No Man’s Land, Atlantic City

full-state map

full-state map (Photo credit: Wikipedia)

Tucked into northeast Atlantic City, where ocean meets inlet, is a two-by-six block expanse of undeveloped land that in other shore towns would be carved up by wealthy outsiders to build $2 million homes.

Instead, the few surviving, decades-old houses dot hundreds of empty lots like jagged teeth at the mouth of a yawning ocean in this sleepy part of town. Some call it North Beach; others South Inlet. Bill Terrigino, 69, lives at one end, his home one of those visible teeth.

An empty Revel casino shimmers in the background, emblematic of the mirage Atlantic City has become. Terrigino, a laid-off casino banquet server who resembles a Jersey Shore version of Hemingway, has a two-story home on South Metropolitan Avenue.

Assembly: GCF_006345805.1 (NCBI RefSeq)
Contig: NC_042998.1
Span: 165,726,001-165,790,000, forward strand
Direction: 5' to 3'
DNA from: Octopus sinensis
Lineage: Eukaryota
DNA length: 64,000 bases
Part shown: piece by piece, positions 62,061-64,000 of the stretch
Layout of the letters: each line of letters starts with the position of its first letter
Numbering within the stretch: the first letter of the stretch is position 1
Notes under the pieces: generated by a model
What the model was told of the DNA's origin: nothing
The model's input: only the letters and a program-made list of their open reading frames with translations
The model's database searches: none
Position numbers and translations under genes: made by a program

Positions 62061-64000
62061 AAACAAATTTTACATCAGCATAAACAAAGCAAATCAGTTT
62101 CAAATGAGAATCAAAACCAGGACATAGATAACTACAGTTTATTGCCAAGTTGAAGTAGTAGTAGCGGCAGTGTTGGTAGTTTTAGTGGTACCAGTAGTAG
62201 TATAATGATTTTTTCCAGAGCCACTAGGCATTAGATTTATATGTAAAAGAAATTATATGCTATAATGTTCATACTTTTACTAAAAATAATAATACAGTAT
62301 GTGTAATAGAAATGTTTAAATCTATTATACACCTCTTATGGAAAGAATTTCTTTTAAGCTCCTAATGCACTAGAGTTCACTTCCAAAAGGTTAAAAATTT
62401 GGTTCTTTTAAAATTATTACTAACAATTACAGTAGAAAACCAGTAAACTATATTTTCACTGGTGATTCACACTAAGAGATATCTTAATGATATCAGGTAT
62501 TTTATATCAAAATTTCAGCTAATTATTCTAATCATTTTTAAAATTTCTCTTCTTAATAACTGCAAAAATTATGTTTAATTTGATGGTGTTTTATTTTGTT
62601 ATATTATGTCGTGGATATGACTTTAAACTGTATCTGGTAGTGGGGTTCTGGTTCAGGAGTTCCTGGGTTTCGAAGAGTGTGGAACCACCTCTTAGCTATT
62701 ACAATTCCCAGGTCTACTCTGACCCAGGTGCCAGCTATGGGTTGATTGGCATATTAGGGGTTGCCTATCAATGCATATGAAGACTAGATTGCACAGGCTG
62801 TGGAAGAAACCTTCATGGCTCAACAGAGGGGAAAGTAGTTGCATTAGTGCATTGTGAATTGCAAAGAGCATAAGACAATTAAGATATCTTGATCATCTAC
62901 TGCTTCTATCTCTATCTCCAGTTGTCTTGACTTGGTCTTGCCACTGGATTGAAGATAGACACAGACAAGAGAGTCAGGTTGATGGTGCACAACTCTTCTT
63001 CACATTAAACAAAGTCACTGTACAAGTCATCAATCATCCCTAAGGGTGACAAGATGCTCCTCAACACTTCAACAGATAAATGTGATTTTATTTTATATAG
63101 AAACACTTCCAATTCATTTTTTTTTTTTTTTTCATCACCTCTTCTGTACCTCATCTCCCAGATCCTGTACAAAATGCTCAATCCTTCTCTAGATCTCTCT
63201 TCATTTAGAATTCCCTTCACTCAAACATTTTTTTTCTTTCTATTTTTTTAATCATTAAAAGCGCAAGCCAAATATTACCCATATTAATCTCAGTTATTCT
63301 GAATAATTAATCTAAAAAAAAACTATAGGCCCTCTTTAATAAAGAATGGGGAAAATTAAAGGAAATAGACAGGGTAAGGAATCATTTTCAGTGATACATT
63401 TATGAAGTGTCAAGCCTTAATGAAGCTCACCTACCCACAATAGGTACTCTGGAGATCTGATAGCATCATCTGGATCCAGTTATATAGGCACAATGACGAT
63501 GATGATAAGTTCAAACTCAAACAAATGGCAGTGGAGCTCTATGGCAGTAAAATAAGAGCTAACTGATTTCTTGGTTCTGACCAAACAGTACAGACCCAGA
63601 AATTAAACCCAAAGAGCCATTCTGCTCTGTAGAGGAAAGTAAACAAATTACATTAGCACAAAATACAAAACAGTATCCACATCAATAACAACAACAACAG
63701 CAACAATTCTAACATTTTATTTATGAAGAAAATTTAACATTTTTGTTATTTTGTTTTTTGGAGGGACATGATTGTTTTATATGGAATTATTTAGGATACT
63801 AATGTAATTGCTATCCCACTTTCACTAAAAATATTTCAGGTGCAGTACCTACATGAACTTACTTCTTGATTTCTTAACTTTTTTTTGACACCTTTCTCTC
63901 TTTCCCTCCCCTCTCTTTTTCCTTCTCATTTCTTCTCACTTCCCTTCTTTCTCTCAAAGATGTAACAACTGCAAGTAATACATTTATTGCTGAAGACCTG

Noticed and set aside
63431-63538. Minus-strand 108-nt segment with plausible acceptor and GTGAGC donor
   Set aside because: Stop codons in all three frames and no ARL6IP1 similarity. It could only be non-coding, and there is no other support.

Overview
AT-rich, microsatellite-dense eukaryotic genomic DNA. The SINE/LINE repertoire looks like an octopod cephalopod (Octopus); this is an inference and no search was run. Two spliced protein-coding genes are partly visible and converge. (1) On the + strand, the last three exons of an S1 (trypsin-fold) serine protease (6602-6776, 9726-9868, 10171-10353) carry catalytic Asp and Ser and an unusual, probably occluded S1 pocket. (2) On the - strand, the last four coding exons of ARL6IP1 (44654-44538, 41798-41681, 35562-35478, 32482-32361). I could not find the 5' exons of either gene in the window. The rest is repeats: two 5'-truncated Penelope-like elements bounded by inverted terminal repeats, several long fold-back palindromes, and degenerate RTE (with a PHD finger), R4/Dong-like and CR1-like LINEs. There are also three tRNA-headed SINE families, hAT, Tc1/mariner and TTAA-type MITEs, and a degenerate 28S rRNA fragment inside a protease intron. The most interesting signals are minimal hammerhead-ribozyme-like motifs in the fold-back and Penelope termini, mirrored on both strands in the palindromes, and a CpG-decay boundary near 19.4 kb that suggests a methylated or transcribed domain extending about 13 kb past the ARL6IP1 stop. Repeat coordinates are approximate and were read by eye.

His house boasts an unobstructed waterfront view – but not by design. It’s just that nothing stands between it and the Atlantic Ocean.

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South End Residents Call For Ocean City, NJ Beach Rebuilding

Map of New Jersey

Map of New Jersey (Photo credit: Wikipedia)

OCEAN CITY, N.J. – At the north end of town, a 309-foot dredge operated by Great Lakes Dredge & Dock Co. of Oak Brook, Ill., has been operating 24 hours a day for several days, in a project that will pump 1.8 million cubic yards of sand from the ocean floor onto the beaches.

There’s no such whoosh of beach-rebuilding at the south end, leaving homeowners there puzzled and upset, especially since Sandy left their shoreline in even worse shape.

City officials said that the north-end project was in the works even before the storm struck and that they are unsure what federal aid might be forthcoming to do more right away.

That’s not a good enough explanation for south-end homeowners, many of whom also depend on vacation-rental income.

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